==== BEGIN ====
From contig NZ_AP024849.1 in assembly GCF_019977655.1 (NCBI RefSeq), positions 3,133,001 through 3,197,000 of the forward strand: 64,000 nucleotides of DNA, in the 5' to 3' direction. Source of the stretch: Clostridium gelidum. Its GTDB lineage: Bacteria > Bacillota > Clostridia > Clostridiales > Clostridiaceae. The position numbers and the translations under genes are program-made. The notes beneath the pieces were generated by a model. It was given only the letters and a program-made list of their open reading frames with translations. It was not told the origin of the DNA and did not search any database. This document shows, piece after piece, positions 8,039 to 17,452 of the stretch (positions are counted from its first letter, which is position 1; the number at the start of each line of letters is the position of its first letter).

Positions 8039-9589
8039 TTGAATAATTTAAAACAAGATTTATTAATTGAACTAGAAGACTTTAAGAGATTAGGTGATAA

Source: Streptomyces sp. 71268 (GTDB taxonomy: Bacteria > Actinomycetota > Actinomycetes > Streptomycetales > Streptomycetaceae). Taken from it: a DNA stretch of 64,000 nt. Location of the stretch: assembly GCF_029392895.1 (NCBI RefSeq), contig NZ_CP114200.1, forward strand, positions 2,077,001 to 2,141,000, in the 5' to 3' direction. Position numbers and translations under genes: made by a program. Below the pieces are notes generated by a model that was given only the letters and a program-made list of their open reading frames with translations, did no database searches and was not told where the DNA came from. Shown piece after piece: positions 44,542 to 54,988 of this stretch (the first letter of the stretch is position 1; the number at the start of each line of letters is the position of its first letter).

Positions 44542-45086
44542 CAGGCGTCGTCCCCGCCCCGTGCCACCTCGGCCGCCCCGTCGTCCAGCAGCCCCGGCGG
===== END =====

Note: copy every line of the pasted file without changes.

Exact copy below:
From contig NZ_AP024849.1 in assembly GCF_019977655.1 (NCBI RefSeq), positions 3,133,001 through 3,197,000 of the forward strand: 64,000 nucleotides of DNA, in the 5' to 3' direction. Source of the stretch: Clostridium gelidum. Its GTDB lineage: Bacteria > Bacillota > Clostridia > Clostridiales > Clostridiaceae. The position numbers and the translations under genes are program-made. The notes beneath the pieces were generated by a model. It was given only the letters and a program-made list of their open reading frames with translations. It was not told the origin of the DNA and did not search any database. This document shows, piece after piece, positions 8,039 to 17,452 of the stretch (positions are counted from its first letter, which is position 1; the number at the start of each line of letters is the position of its first letter).

Positions 8039-9589
8039 TTGAATAATTTAAAACAAGATTTATTAATTGAACTAGAAGACTTTAAGAGATTAGGTGATAA

Source: Streptomyces sp. 71268 (GTDB taxonomy: Bacteria > Actinomycetota > Actinomycetes > Streptomycetales > Streptomycetaceae). Taken from it: a DNA stretch of 64,000 nt. Location of the stretch: assembly GCF_029392895.1 (NCBI RefSeq), contig NZ_CP114200.1, forward strand, positions 2,077,001 to 2,141,000, in the 5' to 3' direction. Position numbers and translations under genes: made by a program. Below the pieces are notes generated by a model that was given only the letters and a program-made list of their open reading frames with translations, did no database searches and was not told where the DNA came from. Shown piece after piece: positions 44,542 to 54,988 of this stretch (the first letter of the stretch is position 1; the number at the start of each line of letters is the position of its first letter).

Positions 44542-45086
44542 CAGGCGTCGTCCCCGCCCCGTGCCACCTCGGCCGCCCCGTCGTCCAGCAGCCCCGGCGG